Special OpEd by Rachel Benner
Vox Siren, Social Media Engagement Intern
Sexual violence on college campuses is pervasive. The recent outrage over Brock Turner’s sentencing is just the tip of a sinister iceberg, one that permeates nearly every college campus today. For students involved in fraternity and sorority life, this issue is especially important for us to address.
Here are the facts: According to a 2014 study, women in sororities at the University of Oregon are over three times more likely to experience sexual violence than their non-Greek fellow students. More recently, an external review of the Oregon Fraternity and Sorority Life (FSL) community reported peer pressure within sororities not to report sexual violence for fear of social repercussions, among other concerning conclusions.
I hear these findings and I cringe. I am a sorority sister, and a member of the Oregon FSL community, but disturbing reports like this one make it hard for me to reconcile that part of my identity with my feminism-- and, frankly, with my desire to be a decent human being. How can I knowingly align myself with a group that pushes issues like sexual assault under the rug?
I’m still trying to answer this question. Most days I am proud of my Greek membership. My sorority was founded with arguably feminist motives: 12 women came together in 1867 to support each other during a time when women were a small minority on college campuses. They pledged to have each others’ backs, and to live with integrity, honor, respect, and sincere friendship.
With this historical context, it is even more disturbing that sorority women are at greater risk for sexual assault then the other students. Members of a group created to support women in a patriarchal world are now facing its dangers at higher rates. Assaults are always the fault of the perpetrator, but rape culture shifts the blame to the victim, who, as this report shows, are often members of sororities.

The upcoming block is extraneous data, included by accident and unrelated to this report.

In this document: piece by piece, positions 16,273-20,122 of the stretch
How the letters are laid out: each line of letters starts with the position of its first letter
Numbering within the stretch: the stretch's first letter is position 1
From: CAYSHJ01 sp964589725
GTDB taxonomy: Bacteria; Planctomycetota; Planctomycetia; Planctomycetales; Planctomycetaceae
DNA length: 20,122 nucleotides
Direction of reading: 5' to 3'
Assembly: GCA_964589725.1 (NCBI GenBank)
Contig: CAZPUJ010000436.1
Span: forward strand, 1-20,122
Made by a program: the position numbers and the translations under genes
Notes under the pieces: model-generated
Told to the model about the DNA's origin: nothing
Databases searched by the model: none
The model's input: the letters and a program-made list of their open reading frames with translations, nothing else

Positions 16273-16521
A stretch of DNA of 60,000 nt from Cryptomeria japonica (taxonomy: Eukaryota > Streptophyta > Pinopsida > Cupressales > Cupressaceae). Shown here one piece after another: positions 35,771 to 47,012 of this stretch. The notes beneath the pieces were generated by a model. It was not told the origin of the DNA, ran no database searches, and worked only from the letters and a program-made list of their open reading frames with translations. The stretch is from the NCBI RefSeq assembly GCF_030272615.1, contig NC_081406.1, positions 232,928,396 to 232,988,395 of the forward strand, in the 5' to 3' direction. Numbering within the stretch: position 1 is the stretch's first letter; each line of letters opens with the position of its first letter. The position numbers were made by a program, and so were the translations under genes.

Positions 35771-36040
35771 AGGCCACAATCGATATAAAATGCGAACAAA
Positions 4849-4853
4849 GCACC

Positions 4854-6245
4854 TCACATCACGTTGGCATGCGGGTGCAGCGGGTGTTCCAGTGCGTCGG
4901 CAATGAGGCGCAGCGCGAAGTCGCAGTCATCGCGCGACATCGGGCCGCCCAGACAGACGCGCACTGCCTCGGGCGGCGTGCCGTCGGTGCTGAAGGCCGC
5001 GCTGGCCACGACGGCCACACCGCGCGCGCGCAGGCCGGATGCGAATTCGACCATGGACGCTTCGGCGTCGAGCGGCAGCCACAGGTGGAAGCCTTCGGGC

Sorority history and values are empowering, and they reflect the personal experience I have had. The relationships I’ve formed in the last two years through my sorority have been invaluable. The strong, motivated women I have met offer me incredible support as I navigate the challenges of university life.
When I look at this external review’s alarming findings, I struggle to reconcile two worlds: the sorority life I live, and the FSL community as a whole. The report does not reflect my day-to-day experiences, but at the same time, I cannot deny that it shines light on a dangerous reality.
Denial is an inescapable feature of the FSL community right now. Members feel victimized and targeted by “the media.” They’re quick to point out successful philanthropy events, genuine mentorship and powerful anti-sexual violence campaigns within sororities and fraternities. These things, they argue, are rarely publicized.
While some of these claims are valid, every time I hear some version of “they’re picking on us!,” I push back. Yes, we do positive work, and many students have extremely positive Greek experiences, but sexual assaults are being covered up and ignored in our culture. Nothing can excuse that. FSL doesn’t just have a PR problem. We have a serious culture problem, as well.
When I think of the incredible things my sorority sisters have accomplished, and of what I have learned from my FSL experience, I have hope that change is possible. For example, my sorority produced a production of the Vagina Monologues in February to raise awareness and funds for sexual violence prevention efforts. We received incredible support from FSL as a whole, and the entire process was incredibly empowering. Greek organizations, particularly for women, have untapped potential to challenge the status quo and transform the lives of their members. That’s why many of them began. One day, maybe these organizations will reconnect with their supportive --even feminist-- roots.
For that to happen, however, the denial has to stop. As an FSL member, I have a responsibility to face these facts in this external review and denounce the dark side of our organizations. I hope that the rest of my community chooses to do the same.
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